Spatio-temporal trends in cetacean strandings and response in the southwestern Indian Ocean region - 2000 to 2020
S. Pl?n, S. Norman, P.A. Adam, N. Andrianarivelo, S. Bachoo, G. Braulik, T. Collins, V. Estrade, O. Griffiths, G. Inteca, N. Khan, S. Marinesque, E. Mederic, M. Mwang?ombe, J. Olbers, L. Ramoelintsalama, K. Reeve-Arnold, D. Rocha, A.D. Gullan,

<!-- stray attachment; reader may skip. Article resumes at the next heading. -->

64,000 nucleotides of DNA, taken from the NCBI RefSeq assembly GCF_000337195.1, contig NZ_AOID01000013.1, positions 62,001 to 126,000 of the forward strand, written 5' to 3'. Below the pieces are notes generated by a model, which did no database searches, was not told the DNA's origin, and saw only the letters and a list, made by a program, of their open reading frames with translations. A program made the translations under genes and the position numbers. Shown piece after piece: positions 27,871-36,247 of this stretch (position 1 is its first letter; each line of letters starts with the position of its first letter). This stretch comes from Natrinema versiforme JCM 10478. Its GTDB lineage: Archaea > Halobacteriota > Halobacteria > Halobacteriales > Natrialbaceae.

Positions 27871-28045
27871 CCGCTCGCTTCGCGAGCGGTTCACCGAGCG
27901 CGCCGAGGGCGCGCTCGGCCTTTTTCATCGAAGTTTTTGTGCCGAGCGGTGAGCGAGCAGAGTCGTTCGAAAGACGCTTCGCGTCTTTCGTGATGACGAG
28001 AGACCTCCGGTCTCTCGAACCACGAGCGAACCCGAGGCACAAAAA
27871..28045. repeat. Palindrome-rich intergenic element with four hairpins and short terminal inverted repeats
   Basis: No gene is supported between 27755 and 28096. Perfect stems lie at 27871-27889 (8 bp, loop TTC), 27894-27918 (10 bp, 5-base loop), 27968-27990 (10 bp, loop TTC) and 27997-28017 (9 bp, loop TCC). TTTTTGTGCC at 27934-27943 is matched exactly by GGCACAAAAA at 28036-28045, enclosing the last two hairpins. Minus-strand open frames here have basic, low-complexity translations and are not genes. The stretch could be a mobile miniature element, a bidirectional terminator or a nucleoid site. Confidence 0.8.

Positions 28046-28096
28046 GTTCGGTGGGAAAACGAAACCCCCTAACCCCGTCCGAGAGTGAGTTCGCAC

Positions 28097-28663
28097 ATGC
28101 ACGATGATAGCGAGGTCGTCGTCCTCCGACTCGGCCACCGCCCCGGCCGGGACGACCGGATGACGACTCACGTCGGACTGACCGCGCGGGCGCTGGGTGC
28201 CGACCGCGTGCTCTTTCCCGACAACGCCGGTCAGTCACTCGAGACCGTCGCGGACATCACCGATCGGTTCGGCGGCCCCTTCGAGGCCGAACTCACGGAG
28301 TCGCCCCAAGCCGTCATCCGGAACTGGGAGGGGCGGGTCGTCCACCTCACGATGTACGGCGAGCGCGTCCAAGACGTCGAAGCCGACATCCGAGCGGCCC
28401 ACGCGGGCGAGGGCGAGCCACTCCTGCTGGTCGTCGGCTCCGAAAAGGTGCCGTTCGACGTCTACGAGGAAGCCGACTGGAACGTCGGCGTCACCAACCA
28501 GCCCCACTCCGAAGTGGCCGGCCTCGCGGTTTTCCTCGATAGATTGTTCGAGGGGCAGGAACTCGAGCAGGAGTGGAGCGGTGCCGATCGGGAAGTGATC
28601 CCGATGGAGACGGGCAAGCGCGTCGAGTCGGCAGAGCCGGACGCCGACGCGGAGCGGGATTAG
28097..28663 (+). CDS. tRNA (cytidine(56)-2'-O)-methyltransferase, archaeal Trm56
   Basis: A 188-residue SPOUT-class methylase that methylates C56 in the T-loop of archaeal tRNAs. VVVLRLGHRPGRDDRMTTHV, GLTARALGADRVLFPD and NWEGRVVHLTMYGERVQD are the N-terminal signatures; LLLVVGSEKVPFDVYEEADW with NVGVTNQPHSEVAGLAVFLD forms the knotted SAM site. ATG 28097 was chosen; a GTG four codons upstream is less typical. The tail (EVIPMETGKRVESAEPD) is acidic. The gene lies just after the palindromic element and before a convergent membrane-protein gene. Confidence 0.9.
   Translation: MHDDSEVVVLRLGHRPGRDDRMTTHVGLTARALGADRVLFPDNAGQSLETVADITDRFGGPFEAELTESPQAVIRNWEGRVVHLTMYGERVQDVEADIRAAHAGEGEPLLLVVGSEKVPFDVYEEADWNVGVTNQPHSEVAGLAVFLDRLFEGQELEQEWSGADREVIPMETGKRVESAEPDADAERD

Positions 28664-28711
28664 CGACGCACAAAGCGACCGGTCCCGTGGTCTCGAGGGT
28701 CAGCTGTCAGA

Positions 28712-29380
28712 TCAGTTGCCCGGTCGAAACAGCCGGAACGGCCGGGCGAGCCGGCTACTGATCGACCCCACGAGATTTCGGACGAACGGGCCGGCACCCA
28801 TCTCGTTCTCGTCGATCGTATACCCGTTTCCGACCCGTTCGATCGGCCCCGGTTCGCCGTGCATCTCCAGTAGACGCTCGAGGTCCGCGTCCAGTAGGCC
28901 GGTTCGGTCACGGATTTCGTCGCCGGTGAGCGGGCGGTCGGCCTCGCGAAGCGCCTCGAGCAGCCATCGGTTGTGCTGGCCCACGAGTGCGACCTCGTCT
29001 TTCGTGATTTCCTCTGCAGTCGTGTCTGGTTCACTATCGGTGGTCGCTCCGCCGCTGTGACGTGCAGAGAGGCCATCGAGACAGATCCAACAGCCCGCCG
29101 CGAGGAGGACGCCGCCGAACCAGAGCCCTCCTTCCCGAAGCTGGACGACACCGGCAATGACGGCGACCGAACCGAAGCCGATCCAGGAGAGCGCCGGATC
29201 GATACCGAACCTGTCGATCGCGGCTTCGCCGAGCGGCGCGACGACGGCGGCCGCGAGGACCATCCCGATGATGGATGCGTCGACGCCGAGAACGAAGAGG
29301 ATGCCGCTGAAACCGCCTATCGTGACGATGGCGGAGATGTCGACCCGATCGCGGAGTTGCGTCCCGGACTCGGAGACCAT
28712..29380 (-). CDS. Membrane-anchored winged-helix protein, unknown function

The southwestern Indian Ocean (SWIO) is a region of global importance for marine mammal biodiversity, yet our understanding of most of the species and populations found there is still rudimentary. The Indian Ocean Network for Cetacean Research (IndoCet) was formed in 2014 and is dedicated to the research of all cetacean species across the SWIO. Since 2019, the importance of a regional network for coordinated response to stranding events as well as training and capacity building in the SWIO region, has been recognized. The present analysis represents a first look at stranding data collected by various members and collaborators within the IndoCet network, covering over 14,815km of coastline belonging to nine countries. Cetacean stranding patterns and finer scale spatial and spatio-temporal patterns were characterized. Between 2000-2020, there were 398 stranding events, representing 1,259 individual animals, 17 genera, and 27 species, comprising six families: four balaenopterids, one balaenid, one physeterid, two kogiids, six ziphiids and 14 delphinids. Seven mass strandings were recorded: two were composed of three to 20 individuals and five were composed of >20 individuals. Spatial analysis of stranding events indicated local spatio-temporal clusters were present in all countries/territories except for the Comoros; however, the only significant cluster was detected on the southwest coast of Mauritius just west of the village of Souillac. The SWIO region is predominantly composed of relatively poor range countries, yet imminent Blue/Ocean economy developments are prevalent throughout the region. This study highlights the importance of establishing baselines upon which any future potential impact from anthropogenic developments in the region can be measured.